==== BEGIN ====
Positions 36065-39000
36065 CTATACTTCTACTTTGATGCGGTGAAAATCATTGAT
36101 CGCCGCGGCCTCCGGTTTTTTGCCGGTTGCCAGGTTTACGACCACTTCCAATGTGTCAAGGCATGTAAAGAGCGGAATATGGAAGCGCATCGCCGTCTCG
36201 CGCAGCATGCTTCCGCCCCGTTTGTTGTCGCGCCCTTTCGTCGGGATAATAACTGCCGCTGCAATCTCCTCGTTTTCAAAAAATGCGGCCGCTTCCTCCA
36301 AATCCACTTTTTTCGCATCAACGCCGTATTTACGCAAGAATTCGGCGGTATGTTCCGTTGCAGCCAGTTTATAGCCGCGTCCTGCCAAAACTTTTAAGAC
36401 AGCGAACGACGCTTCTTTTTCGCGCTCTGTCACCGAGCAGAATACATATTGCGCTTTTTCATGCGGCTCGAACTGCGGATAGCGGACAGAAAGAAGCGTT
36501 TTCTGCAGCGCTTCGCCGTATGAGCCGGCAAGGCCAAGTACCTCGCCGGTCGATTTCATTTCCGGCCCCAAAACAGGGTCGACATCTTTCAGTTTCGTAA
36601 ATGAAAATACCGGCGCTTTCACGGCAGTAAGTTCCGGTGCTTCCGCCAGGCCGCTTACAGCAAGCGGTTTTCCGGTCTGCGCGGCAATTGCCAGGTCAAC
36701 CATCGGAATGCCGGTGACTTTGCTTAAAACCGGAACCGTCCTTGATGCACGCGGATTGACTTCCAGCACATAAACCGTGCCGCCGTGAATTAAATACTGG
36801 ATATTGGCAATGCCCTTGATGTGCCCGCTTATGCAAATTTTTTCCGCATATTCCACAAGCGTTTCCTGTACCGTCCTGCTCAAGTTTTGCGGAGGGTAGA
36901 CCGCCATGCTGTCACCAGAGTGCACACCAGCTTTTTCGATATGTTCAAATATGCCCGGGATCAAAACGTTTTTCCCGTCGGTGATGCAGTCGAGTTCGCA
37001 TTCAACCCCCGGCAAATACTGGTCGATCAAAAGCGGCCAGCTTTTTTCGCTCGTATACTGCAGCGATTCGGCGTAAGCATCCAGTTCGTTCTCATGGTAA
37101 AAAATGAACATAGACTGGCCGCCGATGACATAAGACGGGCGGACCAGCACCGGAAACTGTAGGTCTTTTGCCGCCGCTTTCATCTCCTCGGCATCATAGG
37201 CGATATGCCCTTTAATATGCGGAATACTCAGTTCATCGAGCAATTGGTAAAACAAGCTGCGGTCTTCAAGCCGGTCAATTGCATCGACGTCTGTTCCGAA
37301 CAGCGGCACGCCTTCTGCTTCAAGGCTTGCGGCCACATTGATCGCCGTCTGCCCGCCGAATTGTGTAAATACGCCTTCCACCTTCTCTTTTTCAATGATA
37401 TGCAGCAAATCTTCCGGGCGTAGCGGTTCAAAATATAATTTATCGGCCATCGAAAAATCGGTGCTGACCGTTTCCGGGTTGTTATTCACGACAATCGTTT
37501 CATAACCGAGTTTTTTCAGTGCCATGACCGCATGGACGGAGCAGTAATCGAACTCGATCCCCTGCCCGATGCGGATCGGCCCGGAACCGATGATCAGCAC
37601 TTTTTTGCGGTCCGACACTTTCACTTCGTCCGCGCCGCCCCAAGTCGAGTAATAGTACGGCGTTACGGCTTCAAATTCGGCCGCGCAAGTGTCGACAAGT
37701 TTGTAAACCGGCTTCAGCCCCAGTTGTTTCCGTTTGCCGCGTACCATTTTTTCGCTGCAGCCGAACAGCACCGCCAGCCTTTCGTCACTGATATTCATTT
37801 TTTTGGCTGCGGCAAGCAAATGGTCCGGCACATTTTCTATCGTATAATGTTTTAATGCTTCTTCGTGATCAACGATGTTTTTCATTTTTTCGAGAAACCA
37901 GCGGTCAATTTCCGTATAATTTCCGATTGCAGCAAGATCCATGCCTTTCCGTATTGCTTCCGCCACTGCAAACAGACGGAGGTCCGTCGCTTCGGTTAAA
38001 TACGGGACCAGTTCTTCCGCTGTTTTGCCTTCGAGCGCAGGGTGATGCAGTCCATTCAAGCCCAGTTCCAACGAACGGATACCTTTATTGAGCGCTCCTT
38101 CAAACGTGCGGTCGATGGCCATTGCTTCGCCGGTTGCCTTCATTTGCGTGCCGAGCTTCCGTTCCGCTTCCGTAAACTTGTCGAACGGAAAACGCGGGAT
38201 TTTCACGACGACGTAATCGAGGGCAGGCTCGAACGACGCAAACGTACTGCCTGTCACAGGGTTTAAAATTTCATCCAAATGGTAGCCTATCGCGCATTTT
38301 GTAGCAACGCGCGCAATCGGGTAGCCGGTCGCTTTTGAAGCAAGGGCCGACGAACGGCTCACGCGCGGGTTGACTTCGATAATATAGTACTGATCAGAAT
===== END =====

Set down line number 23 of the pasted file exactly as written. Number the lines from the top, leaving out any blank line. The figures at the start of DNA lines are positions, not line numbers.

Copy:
38101 CAAACGTGCGGTCGATGGCCATTGCTTCGCCGGTTGCCTTCATTTGCGTGCCGAGCTTCCGTTCCGCTTCCGTAAACTTGTCGAACGGAAAACGCGGGAT